British Airways announced plans to purchase up to 32 777-200s, Boeing Commercial Airplane Group (BCAG) confirmed today. The order includes the 777-200ER (extended-range) jetliner - the most capable 777-200 model to date.
The order for 16 firm airplanes and 16 options is valued at nearly $5 billion. With this order, British Airways has ordered a total of 45 777-200s and a total of 306 Boeing airplanes. In a move intended to meet the changing demands of the airline's fleet requirements, some of these airplanes will be substituted for five firm 747-400s currently on order. Deliveries of the 777-200 jets are scheduled to begin in January 2000 and continue through 2002.
The 777-200ER will require engines capable of 90,000 pounds of thrust. British Airways is reviewing offers from Pratt & Whitney, Rolls Royce and General Electric to provide engines for these long-range 777s. The airline is expected to announce its choice of an engine manufacturer once it has completed its evaluation. The British Airways 777-200ERs will be equipped to carry 256 passengers in a three-class configuration as well as 16 tons of cargo.
British Airways and Boeing have been partners since the airline placed its first order for a 707 in October 1956.
"British Airways is a long-time valued Boeing customer and our largest customer outside of the United States," said Ron Woodard, president - Boeing Commercial Airplane Group. "We are delighted that British Airways chose the 777-200 to meet the increasing demand they are experiencing for frequent point-to-point service in the long-haul market."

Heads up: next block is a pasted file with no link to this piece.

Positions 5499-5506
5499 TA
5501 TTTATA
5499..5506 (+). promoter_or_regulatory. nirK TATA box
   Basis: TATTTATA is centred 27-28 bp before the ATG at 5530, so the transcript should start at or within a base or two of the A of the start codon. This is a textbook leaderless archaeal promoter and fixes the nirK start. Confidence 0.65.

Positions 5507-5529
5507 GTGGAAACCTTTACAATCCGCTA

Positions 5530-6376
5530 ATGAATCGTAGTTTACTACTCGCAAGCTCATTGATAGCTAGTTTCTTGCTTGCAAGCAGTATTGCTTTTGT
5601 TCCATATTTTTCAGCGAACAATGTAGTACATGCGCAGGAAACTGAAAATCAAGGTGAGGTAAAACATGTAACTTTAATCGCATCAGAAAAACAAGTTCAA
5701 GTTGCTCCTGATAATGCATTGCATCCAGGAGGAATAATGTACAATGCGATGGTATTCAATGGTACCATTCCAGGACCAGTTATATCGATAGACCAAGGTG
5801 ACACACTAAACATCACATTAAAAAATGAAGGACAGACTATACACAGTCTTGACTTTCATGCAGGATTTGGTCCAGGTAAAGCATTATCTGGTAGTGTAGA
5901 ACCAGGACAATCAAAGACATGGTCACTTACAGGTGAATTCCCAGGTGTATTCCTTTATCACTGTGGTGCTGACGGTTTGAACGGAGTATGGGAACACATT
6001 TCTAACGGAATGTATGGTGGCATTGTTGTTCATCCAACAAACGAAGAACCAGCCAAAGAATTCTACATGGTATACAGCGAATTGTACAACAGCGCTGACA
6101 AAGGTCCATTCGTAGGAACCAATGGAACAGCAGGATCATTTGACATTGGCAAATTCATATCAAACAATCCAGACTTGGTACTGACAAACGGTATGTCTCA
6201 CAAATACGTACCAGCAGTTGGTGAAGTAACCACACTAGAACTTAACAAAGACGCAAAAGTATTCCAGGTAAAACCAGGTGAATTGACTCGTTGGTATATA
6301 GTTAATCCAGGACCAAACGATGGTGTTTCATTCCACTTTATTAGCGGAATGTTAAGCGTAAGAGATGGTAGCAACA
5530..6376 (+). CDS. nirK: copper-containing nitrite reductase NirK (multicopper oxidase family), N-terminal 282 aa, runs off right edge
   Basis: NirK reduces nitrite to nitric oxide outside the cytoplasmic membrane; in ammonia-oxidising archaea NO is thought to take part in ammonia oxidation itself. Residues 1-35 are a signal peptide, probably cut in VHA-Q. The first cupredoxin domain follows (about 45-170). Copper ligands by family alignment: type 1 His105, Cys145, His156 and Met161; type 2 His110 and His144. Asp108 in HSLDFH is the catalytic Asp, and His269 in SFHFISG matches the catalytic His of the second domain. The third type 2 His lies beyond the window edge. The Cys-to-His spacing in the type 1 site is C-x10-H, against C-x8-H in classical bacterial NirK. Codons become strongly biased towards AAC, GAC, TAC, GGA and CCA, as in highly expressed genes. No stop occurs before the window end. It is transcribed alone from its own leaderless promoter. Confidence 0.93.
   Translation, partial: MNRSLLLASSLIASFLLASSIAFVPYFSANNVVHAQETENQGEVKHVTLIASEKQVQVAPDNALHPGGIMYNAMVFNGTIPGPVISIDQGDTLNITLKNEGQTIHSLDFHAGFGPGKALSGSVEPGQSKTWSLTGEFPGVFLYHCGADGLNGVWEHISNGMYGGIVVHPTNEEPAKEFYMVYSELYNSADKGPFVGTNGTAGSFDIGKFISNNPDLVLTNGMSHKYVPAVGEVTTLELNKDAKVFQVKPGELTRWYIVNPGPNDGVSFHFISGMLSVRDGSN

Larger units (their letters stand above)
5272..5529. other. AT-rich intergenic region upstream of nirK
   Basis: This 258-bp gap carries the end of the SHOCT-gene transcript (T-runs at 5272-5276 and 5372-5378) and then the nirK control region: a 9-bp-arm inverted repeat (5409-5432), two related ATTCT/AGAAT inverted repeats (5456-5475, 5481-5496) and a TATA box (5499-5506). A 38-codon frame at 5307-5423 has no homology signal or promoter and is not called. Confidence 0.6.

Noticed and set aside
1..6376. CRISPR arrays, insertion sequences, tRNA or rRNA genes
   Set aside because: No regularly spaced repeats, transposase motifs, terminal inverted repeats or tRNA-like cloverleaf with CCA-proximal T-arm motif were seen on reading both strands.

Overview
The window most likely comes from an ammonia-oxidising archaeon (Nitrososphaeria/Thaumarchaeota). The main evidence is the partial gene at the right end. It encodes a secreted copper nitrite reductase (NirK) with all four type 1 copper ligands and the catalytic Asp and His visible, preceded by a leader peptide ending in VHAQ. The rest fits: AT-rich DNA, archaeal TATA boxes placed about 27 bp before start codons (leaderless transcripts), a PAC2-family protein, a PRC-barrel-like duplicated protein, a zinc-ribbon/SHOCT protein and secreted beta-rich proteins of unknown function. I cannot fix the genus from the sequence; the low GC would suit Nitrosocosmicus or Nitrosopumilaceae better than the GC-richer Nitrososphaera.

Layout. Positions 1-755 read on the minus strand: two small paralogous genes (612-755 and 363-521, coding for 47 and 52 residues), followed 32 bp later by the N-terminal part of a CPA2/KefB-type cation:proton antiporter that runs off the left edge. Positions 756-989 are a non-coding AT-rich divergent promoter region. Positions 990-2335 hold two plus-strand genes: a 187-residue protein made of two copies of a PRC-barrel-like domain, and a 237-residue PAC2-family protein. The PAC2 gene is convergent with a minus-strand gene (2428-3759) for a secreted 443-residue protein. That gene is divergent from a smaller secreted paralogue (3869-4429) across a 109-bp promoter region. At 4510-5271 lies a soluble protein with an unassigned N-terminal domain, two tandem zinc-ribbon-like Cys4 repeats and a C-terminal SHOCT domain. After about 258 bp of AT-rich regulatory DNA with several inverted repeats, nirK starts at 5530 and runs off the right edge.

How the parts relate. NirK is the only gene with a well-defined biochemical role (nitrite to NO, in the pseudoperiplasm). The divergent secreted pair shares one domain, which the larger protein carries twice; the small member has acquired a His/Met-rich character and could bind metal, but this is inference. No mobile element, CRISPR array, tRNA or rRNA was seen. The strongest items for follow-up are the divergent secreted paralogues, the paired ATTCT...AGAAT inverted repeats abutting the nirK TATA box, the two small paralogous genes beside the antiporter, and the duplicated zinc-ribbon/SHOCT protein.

British Airways will use the 777-200 airplanes across their long-haul network to develop new routes and add more flights on established ones. British Airways serves 169 destinations in 80 countries.
"The 777-200ER is a magnificent airplane that will serve the needs of British Airways well into the next century," Woodard said. "Like so many airlines worldwide, British Airways recognizes the superiority of the market-leading 777 in terms of range, speed, interior flexibility and passenger comfort."
Since its launch in October of 1990, the wide-bodied twinjet has been the market leader in its category. In every respect, the design of the 777 responds to market needs and reflects customer preferences. The result is an airplane offering spaciousness and flexibility found in no other jetliner and many features to enhance reliability and productivity - all with lower operating costs. The 777 provides the most payload, range capability and growth potential in the medium-size airplane market.
The skills and resources of a number of international aerospace companies contributed to the award-winning design and production of the 777. Firms in Europe, Canada, Asia and the United States provided components and portions of the structure to Boeing.
The Boeing Company has been working with European supplier partners for more than 30 years. Today Boeing's team consists of more than 460 major suppliers in 19 European countries. The company expects to spend more than $14 billion with European suppliers over the next five years - supporting more than 90,000 jobs in Europe annually.
In 1997, Boeing spent nearly $2.3 billion with more than 200 aerospace suppliers in the UK. These suppliers are located throughout the country and work with Boeing on both commercial and defense projects.